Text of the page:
Released by: Jazzhaus Records
Release Date: Out Now!!!
Genre: Classic Rock / Retro
Jason Barwick – Vocals / guitars
Tim Smith – Bass guitar / vocals
Kurt Smith – Drums and percussion
Take a dash of Wolfmother, a pinch of Rival Sons, a dash of the Temperance Movement and you find in ‘The Brew’ a band in the right place at the right time given the current resurgence and interest in 70’s bluesy rock music. One look at their album and E.P covers show influences from Cream, Zeppelin and more. The artwork breathes psychedelia and the cover for the latest release (Studio album number four) contains that familiar paisley swirl from back in the day.
If timing and image is ticked off then all that remains is the quality of the music. When you mix the sound of the modern bands above and then remove a few decades and add The Who, The Byrds, The Zombies and even a bit of Traffic then you’ll see how The Brew fit neatly into that era of music. Jason Barwick’s vocal style is very reminiscent of Roger Daltrey or Colin Bluntstone (Zombies) and makes for a very energised performance.
Opening track, ‘Repeat’ takes the Rival Sons groove and delivers a wonderfully bluesy ballsy track that lingers in the mind with its “turn back, repeat” lyric being, well…., repeated constantly during the chorus.
Follow up; ‘Eject’ makes full use of Kurtis Smith’s drumming capabilities as he pounds away fully earning the descriptive “LOUD DRUMS” in the bands bio. By track 3 ‘Mute’ a quick look at the track listing of the 10 songs on offer confirm a clever concept. Everything relates to media playback (I’d love to say cassette playback but ‘Shuffle’ and ‘Skip’ were never easy on a TDK C90 tape) which is quite a feat whilst maintaining a very high quality of songs.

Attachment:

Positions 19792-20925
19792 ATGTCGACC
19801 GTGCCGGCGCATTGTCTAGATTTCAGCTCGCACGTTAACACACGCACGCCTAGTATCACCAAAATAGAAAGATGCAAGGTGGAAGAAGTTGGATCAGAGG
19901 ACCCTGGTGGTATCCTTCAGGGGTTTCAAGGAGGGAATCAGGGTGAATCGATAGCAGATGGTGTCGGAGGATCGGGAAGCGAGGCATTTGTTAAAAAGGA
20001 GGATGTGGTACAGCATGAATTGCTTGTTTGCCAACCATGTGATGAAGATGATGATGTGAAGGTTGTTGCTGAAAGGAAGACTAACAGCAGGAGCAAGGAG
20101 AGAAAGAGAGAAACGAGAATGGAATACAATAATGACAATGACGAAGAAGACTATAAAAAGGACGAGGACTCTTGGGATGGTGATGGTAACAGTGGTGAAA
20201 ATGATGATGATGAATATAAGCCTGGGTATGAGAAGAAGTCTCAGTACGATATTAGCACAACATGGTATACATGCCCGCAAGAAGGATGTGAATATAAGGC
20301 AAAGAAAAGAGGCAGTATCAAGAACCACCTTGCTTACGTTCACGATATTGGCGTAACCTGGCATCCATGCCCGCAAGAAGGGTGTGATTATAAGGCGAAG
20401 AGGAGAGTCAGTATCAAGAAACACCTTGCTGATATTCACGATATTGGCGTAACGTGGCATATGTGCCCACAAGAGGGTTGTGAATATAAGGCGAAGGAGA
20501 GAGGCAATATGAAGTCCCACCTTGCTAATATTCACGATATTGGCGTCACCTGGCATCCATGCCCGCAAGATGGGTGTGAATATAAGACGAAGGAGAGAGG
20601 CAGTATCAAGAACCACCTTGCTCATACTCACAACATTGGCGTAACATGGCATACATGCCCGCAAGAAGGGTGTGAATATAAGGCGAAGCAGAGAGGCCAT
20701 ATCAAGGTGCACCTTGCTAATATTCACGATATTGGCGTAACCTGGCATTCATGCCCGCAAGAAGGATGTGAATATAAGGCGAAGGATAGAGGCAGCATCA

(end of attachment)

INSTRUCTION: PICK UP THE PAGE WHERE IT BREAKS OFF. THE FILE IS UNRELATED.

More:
‘Mute’ blends elements of Cream, The Who and a little bit of the 90s Manchester scene (Charlatans, Oasis) on the harmonies of “I’ve got this feeling going on….” and it works very, very well. ‘Pause’ and ‘Shuffle’ add the swirling psychedelic element reminiscent of Kula Shaker (Steve Harris, who mixed the album, has worked with them before and his influence is noticeable here). ‘Fast forward’ highlights Tim Smith’s bass work underpinned again by Kurtis’ LOUD drumming style. A simple chorus “I’m gonna fast forward….’ similar to ‘Repeat’ means the song stays in the head long after it finished. ‘Skip’ is the one thing you should not do with track 7, it’s pulsing bass driven intro drawing the listener into a very mellow verse followed by (now typical) crunchy energetic chorus. It’s no surprise with that level of energy on show that The Brew have rapidly gone from playing small clubs to selling out thousand capacity venues throughout Europe including Spain, Poland and Germany.
Producer Toby Jepson (of Little Angels fame) has done an excellent job in giving the album a raw energetic feel. On ‘Stop’ when the band do manage to dial it down a notch to show their softer side, echoes of Little Angels tracks such as ‘Womankind’ and “Sail away’ shine through as well.
‘Play’ turns everything back up to 10 with a wall of sound and some wonderful soloing from Barwick.
Album closer ‘Rewind’ completes the media playback analogies and again paints an image of a young Daltrey singing classic Who tunes. If indeed The Who had released Control instead of (the patchy) Endless Wire back in 2006, it would have sold millions and kicked off this resurgence in quality 60’s / 70’s music five years earlier. We can only hope the same can be said for The Brew. This should be their time.
The Brew are announcing new European shows which will include a UK tour in the spring of 2014.
Written by Adrian